Yes – liturgical language is primarily addressed to God – but, liturgy also speaks to people. The words we use are formative, missional and educative. Liturgical language helps to form a theologically enabled people consciously and sub-consciously. The grammar we use in speaking to people has, at some level to be intelligible to those we’re addressing. I’m sure that (if someone helped) a sermon in latin would be great for some of my present congregation. I’m just pretty convinced that the other 98% would think me mad. In the same way, if I used an excessively limited vocabulary it would be extremely dull for either my present or my former congregation – that would be patronising to both – but might well be effective when I have to talk to a class of six year olds.

If I want to teach the faith (and part of that happens through the use of liturgical texts) then I have to use words which work, impart meaning, are clear, stretch people and engage a spread of people across the literacy and comprehensibility range. Lex orandi, lex credendi is a tenant of liturgical formation and theological orthodoxy – but only if we understand at least something of that which we are doing – with all the theological tensions and complexities that entails in a broad church. That’s different to my own personal tastes or otherwise.

And that’s the elephant in the room.

The priestly “I like”.

Now, this is where I think there’s a load of terrible pompous middle-class hand wringing nonsense going on (and oh boy, does this argument not sound like the typically self obsessed middle class church par excellence?). The belief that liturgical language isn’t proper if it isn’t booker standard prose (clickbait phrases are “dumbed down” “I can’t say that” “I refuse to say…” “reform of the reform” etc).

I don’t care if you don’t like this phrase or that phrase (there are phrases from the BCP to the latest Sacramentary and all stages in between that I think are good, bad and indifferent – hey, I’m an intolerant liturgist after all), what I care about is whatever the register and tone, is it theologically licit? Does it work? Does it feed God’s people? Does it praise God? I’m sure God can cope with the linguistic diversity.

It is quite right to say that The liturgy isn’t my personal play thing, even if that’s how I might treat it. But it is what the Church gives me to use – not what the Church gives me to completely re-write until it meets my own personal set of prejudices and preferences. If I don’t like it – then I have to work for the Church to change it and present good arguments for that change. And if the Church changes it so that more people can access it, rather than be baffled by it, then is that really the worst thing in the world? Article XXIV anyone?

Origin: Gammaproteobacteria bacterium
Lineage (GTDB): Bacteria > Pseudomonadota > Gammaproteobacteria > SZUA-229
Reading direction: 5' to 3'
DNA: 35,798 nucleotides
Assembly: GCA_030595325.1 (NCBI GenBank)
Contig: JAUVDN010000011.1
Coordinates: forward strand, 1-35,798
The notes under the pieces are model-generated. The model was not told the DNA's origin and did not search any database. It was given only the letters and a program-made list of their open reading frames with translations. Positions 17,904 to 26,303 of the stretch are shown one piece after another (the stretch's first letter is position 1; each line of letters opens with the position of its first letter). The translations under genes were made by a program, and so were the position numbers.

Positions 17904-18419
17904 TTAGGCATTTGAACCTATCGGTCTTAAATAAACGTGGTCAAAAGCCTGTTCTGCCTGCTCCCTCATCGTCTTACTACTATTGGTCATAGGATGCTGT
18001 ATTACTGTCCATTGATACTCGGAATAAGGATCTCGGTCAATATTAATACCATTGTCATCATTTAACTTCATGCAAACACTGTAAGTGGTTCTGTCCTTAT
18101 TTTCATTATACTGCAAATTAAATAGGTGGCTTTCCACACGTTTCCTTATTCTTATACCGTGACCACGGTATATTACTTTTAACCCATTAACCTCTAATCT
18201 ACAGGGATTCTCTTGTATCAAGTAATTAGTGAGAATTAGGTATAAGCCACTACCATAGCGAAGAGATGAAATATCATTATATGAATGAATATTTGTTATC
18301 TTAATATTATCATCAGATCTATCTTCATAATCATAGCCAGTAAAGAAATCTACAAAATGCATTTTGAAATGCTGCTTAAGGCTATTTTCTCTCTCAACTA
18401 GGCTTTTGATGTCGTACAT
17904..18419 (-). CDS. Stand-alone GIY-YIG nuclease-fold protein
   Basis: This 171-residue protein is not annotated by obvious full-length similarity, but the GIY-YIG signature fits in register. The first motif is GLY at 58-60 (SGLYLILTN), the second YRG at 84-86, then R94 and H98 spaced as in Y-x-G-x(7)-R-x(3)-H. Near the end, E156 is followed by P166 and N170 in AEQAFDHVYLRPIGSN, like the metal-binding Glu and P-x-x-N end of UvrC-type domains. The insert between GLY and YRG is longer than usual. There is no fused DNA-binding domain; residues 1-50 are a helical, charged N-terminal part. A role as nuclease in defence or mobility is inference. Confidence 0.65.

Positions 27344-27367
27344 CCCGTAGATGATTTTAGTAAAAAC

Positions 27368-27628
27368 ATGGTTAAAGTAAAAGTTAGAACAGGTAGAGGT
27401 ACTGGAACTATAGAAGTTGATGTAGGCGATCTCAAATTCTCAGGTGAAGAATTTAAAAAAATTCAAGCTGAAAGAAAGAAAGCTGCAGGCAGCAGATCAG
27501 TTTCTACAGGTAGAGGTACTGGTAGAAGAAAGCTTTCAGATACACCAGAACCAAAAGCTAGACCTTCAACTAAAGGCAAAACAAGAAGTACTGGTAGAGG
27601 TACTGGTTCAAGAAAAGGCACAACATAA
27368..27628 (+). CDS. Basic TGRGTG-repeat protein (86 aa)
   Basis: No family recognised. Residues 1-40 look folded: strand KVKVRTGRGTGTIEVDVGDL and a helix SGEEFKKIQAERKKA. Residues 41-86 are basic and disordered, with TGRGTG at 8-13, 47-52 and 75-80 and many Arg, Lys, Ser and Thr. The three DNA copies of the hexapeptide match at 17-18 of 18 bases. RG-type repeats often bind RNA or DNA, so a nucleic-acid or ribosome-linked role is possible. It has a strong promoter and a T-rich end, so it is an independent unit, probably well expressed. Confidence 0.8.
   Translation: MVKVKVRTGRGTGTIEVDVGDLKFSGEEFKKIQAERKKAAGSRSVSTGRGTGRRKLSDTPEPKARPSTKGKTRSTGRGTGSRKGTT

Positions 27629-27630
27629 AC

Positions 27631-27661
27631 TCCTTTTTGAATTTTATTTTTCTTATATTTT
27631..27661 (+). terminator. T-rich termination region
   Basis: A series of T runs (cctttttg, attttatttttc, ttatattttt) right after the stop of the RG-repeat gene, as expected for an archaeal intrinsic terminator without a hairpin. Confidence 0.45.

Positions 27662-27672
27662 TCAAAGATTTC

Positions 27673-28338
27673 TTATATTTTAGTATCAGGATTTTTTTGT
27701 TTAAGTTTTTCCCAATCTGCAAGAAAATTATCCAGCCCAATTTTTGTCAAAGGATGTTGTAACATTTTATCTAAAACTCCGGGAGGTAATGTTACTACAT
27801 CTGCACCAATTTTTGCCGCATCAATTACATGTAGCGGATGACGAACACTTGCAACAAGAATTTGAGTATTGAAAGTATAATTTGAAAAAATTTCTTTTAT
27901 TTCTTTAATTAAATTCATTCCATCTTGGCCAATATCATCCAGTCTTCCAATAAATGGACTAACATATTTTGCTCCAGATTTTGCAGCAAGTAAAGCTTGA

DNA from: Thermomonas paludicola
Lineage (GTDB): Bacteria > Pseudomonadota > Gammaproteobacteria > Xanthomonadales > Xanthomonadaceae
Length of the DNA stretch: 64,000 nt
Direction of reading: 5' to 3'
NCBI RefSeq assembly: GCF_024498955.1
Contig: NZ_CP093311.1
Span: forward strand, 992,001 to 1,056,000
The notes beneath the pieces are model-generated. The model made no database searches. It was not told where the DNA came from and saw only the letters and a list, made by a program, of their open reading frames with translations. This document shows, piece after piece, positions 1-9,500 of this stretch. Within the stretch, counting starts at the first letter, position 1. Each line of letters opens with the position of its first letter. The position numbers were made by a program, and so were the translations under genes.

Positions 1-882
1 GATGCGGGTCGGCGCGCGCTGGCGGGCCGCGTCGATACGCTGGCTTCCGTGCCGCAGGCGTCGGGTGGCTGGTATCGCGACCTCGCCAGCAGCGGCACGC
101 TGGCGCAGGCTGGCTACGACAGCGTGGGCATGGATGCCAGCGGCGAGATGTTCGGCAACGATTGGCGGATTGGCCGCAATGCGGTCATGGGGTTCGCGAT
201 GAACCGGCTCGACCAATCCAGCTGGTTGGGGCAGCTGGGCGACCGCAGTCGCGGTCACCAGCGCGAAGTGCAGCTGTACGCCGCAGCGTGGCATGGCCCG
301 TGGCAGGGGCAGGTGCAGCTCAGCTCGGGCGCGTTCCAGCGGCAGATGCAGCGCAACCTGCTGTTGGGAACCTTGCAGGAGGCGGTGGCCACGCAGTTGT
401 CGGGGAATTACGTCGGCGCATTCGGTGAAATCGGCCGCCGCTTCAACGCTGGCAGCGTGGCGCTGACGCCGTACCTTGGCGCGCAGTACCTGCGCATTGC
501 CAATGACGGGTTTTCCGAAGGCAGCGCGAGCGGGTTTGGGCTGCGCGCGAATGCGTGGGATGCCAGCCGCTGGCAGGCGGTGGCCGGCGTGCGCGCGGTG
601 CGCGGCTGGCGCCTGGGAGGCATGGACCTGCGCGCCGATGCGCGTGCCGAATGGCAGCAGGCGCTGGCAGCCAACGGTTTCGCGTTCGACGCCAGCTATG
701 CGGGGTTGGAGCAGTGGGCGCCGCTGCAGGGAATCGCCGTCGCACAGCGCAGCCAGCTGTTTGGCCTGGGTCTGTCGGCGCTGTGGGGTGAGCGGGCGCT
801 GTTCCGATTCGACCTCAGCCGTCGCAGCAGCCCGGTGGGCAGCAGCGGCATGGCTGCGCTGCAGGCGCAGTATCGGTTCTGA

Yes mystery and transcendence are important aspects of this – but if the complaint is that too much liturgy is facile chummyness, then the equal and opposite approach can be just as valid a ground for axe grinding.

“Ah, but we love memorable phrases, and the elegance of the prose of…” Oh, give me a rest. If liturgy is performative (it is), then there are times I have to remember I’m not Olivier in Hamlet. Believe me, I don’t think sloppy liturgy is good – but I get more cases of terrible giggles in church from clergy ‘doing’ liturgy as though they’ve finally clinched the sixth form drama group lead role…

Bayliss’ article repays careful reading. I think he has important things to say – that we need to hear. Not every place or context, parish or priest is the ‘target’. But some places would do well to carefully consider how intelligible or not our language has become – and why. Language shifts. We evolve. We may like that, we may resist that. Forsooth, I verily say unto thee, dear dear one, of the writing of books there shall be no end.

Words matter. Meaning matters. Liturgy matters – because we speak about God. Or to use the motto of the RSCM, “I will sing with the spirit and with the understanding also”. As Christians is it too much to think we might pray with the spirit, and with a bit of understanding too? However and whatever the language we need to make that happen? It’s not a competition.

Happy new year!

PS. If we spent as much time arguing about the need to improve adult literacy as we do about nuanced liturgical points, would the world be a better place?